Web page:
This trail takes you around Halfway Lake. Bismose Kinoomagewnan means "the Walk of Teachings" in Ojibwe. Along the trail, you'll find elders' stories that teach about love, honesty, respect, wisdom, truth, humility and bravery. Displayed artwork depicts how the current Ojibwe generation interprets these teachings.

How do I get to Bismose Kinoomagewnan trailhead: Follow the signs from the Visitors Centre.

Read more: Parks Canada

 

Combination Hike

Length: 6.3 km roundtrip
Time: 3.5 hours
Elevation Gain: Minimal

If you’re feeling energetic, this trail combines three of the above: the Southern Headland Trail, Beach Trail and the Bismose Kinoomagewnan Trail. This well-rounded hike is a great way to see some of the different landscape in the park and experience a few trails in one go.

How do I get to Combination Hike trailhead: Follow the signs from the Visitors Centre.

Read more: Parks Canada

photo
Credit: Mark Harris Flickr cc by sa 2.0

White River Suspension Bridge

Length: 18 km roundtrip
Time: 8 - 9 hours
Elevation Gain: Minimal

This hike offers a taste of the challenging Coastal Trail. You will pass along a rugged shoreline, through boreal forest wilderness and along boardwalks across wetlands (watch for moose, this is prime area), to the White River Suspension Bridge. The bridge is the perfect viewpoint to see the dramatic Chigamiwinigum Falls 23 metres below. If you want to break the hike into two, take your tent and backpack and stay at the Playter Harbour back country campground (reservations required).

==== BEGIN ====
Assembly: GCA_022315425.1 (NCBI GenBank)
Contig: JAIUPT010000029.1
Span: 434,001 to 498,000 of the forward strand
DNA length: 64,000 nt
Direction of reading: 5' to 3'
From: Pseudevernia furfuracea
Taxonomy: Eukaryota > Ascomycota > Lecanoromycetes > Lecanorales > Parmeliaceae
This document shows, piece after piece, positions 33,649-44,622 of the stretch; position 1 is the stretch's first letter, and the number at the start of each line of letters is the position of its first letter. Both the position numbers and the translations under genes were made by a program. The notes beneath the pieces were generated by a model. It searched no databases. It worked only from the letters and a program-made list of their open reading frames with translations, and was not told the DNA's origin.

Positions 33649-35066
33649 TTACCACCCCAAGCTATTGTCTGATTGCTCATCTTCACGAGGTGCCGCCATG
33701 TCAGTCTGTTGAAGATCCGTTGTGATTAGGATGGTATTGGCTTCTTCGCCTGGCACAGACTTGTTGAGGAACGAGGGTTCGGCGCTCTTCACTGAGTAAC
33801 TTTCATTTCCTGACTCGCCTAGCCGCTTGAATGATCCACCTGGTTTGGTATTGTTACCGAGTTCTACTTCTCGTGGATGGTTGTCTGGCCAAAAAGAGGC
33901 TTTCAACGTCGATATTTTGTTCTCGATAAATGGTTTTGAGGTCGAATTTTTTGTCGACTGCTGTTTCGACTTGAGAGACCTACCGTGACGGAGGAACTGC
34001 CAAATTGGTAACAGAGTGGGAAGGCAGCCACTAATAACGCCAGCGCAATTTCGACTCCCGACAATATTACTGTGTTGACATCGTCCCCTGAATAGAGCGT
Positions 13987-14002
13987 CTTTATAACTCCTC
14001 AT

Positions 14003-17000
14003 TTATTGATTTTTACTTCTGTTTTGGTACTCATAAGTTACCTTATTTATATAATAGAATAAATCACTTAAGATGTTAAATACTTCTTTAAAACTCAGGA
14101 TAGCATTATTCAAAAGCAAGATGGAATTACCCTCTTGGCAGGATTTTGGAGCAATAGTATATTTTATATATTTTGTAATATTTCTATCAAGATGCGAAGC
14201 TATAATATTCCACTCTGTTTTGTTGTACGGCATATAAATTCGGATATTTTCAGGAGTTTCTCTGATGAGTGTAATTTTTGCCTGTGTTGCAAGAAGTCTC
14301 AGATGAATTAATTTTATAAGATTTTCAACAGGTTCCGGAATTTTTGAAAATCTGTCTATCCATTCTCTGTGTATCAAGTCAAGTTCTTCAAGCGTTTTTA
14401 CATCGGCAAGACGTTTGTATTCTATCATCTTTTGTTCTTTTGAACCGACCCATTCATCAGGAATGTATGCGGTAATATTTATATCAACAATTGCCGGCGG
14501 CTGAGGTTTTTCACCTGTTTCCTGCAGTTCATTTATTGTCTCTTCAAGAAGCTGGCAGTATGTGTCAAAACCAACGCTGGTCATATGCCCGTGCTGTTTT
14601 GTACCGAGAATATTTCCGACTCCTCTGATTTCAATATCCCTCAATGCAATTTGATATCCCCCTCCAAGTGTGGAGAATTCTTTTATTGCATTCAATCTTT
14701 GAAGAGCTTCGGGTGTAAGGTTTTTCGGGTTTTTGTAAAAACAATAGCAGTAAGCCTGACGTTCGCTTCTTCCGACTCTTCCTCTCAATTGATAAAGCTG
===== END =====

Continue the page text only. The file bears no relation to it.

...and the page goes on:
How do I get to White River Suspension Bridge trailhead: Follow the signs from the Visitors Centre.

Read more: Parks Canada

 

Coastal Hiking Trail

Length: 60 km to 120 km (if you want to hike only one way, reserve a shuttle to either pick you up or drop you off)
Time: 5 - 9 days

Part of the Trans Canada Trail, this trail is rated one of the most challenging hikes in Canada. There's even a mandatory orientation. The trail, which isn’t always well-marked (look for rock cairns), includes steep climbs over rocky shores and boulder gardens, forging streams and treacherous wet conditions (take your hiking poles!). But hard work always makes the rewards sweeter, and the lake vistas and beautiful Canadian Shield make it all worth the struggle.

How do I get to Coastal Hiking Trail trailhead: Follow the signs from the Visitors Centre.

Read more: Parks Canada

 

Mdaabii Miikna

Length: 24 km loop
Time: 2 - 3 days
Elevation Gain: Minimal

This new backcountry trail is a wonderful alternative to the Coastal Trail if you only have a weekend. Start by hiking Hattie Cove to Picture Rock Harbour South and onto Playter Harbour South. Between Playter Harbour and north of the White River Suspension Bridge, you'll hike through lush forest, a natural rock tunnel and amazing Canadian Shield escarpments. You’ll sleep like a baby listening to the lapping waves of the lake under star-filled skies.

How do I get to Mdaabii Miikna trailhead: Follow the signs from the Visitors Centre, and then watch again for the signs at Playter Harbour or north of the White River Suspension Bridge.

Read more: Parks Canada